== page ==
AUTOSAR ECU development process using DaVinci
and MICROSAR from Vector
As the number of on-board computers (ECUs) in automobiles
increase along with their functionality, there has been an increase
in software implementation. As a result, the Europe-based AUTO-
SAR has been gaining attention as the leading platform for the
standardization of basic software specifications. This standardiza-
tion covers basic software modules e.g. for I/O access, CAN com-
munication and the operating system. Furthermore, the standard-
ization includes XML formats for exchanging configuration data.
Preparing for AUTOSAR
As it is not yet clear how AUTOSAR will affect the existing ECU
development processes and development environments of automo-
bile OEMs and suppliers in Japan, implementing AUTOSAR without
careful thought may cause confusion and disruption. This is why we
joined forces with Mitsubishi Electric, our ECU supplier, and Vector
Japan Co., Ltd. to test the AUTOSAR ECU development process and
verify the development environment (tools) as a preparation for
implementing AUTOSAR software components. This project also
covers evaluation of software reusability with AUTOSAR.
AUTOSAR evaluation overview
For this project, we evaluated the EV-ECU, the main control ECU for
the i-MiEV electric car. We decided to extract and use a part of
Mitsubishi Motor’s model-based software from the EV-ECU. To carry
out the evaluation, the extracted software was divided and
assigned optimally to two ECUs using microcontroller evaluation
boards (Figure 1). The AUTOSAR ECUs designed for the purpose of
this evaluation and the EV-ECU were then connected using a CAN
communication network. (Figure 2, “Local CAN”).
To evaluate software reusability, the software assigned to one
of the two AUTOSAR ECUs was divided again and applied to another
AUTOSAR ECU (Figure 7). This implementation process was com-
pared to the implementation process of commonly reused soft-
ware, to evaluate software reusability with AUTOSAR.
ECU development process testing
Here is a summary of the tests we carried out with a focus on the
ECU development process with AUTOSAR.
> Differences from legacy ECU development processes
> Division of roles between automobile OEMs and suppliers
English translation of a Japanese technical article from Mitsubishi Motors Corporation
AUTOSAR is a group paving the way for the standardization of software platforms across Electronic Control Units (ECU).
Its activities have gained momentum in recent years. In order to find out how AUTOSAR could best be applied to ECUs, we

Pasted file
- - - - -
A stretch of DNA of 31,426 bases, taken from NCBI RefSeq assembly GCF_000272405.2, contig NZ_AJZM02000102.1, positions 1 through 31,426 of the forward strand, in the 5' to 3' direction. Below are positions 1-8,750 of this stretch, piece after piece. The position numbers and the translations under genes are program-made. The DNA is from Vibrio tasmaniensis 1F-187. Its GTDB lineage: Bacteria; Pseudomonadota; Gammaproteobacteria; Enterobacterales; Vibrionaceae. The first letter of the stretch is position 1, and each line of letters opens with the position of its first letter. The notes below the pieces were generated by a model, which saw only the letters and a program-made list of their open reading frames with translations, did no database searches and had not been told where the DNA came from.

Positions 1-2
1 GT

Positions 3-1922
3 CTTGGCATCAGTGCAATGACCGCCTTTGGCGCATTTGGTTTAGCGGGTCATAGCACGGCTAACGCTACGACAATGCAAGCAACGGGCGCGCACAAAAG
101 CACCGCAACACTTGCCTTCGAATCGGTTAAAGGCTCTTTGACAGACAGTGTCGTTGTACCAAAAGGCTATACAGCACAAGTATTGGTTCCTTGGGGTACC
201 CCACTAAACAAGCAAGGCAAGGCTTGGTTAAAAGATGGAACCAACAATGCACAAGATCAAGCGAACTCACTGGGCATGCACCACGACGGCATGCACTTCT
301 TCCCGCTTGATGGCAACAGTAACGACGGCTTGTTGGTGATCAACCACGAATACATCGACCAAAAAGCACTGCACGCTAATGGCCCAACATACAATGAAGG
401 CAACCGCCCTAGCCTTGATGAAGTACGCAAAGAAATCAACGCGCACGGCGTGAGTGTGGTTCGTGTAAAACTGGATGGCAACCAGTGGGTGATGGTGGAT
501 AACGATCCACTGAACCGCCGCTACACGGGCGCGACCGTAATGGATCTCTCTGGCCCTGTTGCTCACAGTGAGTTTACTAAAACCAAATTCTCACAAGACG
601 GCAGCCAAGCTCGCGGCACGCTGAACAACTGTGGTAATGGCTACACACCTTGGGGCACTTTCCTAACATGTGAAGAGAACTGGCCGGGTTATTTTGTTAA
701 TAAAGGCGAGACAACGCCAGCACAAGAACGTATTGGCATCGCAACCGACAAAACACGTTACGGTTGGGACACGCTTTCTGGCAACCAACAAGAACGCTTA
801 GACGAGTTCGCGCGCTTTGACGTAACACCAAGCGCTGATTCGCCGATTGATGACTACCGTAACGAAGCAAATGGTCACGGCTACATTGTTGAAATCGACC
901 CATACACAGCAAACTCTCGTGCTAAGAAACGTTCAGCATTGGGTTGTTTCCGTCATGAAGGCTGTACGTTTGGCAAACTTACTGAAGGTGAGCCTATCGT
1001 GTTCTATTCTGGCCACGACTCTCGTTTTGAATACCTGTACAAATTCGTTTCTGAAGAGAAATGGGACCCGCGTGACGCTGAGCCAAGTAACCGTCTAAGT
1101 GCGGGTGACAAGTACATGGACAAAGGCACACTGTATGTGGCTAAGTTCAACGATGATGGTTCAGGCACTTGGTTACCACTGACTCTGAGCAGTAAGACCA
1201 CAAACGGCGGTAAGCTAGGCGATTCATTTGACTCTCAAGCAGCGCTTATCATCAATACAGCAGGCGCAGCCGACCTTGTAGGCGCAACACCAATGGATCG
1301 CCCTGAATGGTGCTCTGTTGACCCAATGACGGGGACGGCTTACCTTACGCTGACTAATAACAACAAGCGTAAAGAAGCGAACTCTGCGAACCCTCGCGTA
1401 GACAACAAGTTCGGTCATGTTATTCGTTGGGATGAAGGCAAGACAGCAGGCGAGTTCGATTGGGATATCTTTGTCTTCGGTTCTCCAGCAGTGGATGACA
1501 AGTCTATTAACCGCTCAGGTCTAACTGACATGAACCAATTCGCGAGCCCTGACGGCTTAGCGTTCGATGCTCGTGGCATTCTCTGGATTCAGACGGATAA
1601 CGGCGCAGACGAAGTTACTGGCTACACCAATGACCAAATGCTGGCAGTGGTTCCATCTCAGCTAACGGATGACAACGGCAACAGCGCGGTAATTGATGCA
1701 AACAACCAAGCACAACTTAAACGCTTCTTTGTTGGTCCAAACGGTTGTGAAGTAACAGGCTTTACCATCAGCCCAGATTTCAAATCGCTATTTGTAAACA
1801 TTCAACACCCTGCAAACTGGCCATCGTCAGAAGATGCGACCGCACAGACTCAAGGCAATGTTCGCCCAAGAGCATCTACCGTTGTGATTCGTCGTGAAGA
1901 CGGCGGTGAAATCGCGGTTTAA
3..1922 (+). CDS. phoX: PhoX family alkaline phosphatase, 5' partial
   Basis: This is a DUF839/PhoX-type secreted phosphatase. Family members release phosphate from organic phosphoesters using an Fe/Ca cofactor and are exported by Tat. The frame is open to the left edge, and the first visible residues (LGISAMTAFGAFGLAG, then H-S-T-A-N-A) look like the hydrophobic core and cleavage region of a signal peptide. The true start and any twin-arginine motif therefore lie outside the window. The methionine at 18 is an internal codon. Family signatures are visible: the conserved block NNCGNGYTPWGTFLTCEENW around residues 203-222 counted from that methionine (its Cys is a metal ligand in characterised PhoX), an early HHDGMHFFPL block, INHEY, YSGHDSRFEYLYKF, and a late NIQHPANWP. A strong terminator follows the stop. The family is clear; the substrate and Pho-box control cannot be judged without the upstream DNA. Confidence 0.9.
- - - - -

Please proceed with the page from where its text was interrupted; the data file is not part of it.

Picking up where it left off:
- Mitsubishi Motors - joined forces with our supplier, Mitsubishi Electric, to test the development process and evaluate the
tool chains relevant to the implementation of AUTOSAR software components on ECUs. For evaluation we used the EV-ECU
of the i-MiEV electric car. Here is an overview of the project.
> Tool chains
> Data definition file format
This project evaluated the processes listed below. We have summa-
rized the details of the workflow and testing criteria, as well as the
results for each process. The development and implementation
environment can be seen in table 1.
> Vehicle system design
> Vehicle network design
> ECU application software design
> ECU software system design
> ECU software detailed design
> Coding/ Implementation
Vehicle system design
A certain system requirement specification was created for the
evaluation project. We designed a system focusing on coordination
between the EV-ECU and the extracted software. The evaluation
included the allocation of functions to each ECU, the network con-
figuration and choosing suitable AUTOSAR BSW. The system
Figure 1: Division of ECU
Figure 2: Overview of vehicle network
ECU application software design
We edited the software extracted from EV-ECU using Simulink®.
According to the software model’s inputs and outputs, we defined
the AUTOSAR compliant ports/interfaces and runnable entities.
In terms of software reusability, the SWC input/output port and
data configuration require caution, especially with regard to the
collection of data and configuration of the port. If the data does
not match other SWC port configurations when reusing SWC, the
port configuration will have to be changed (Figure 4). On the other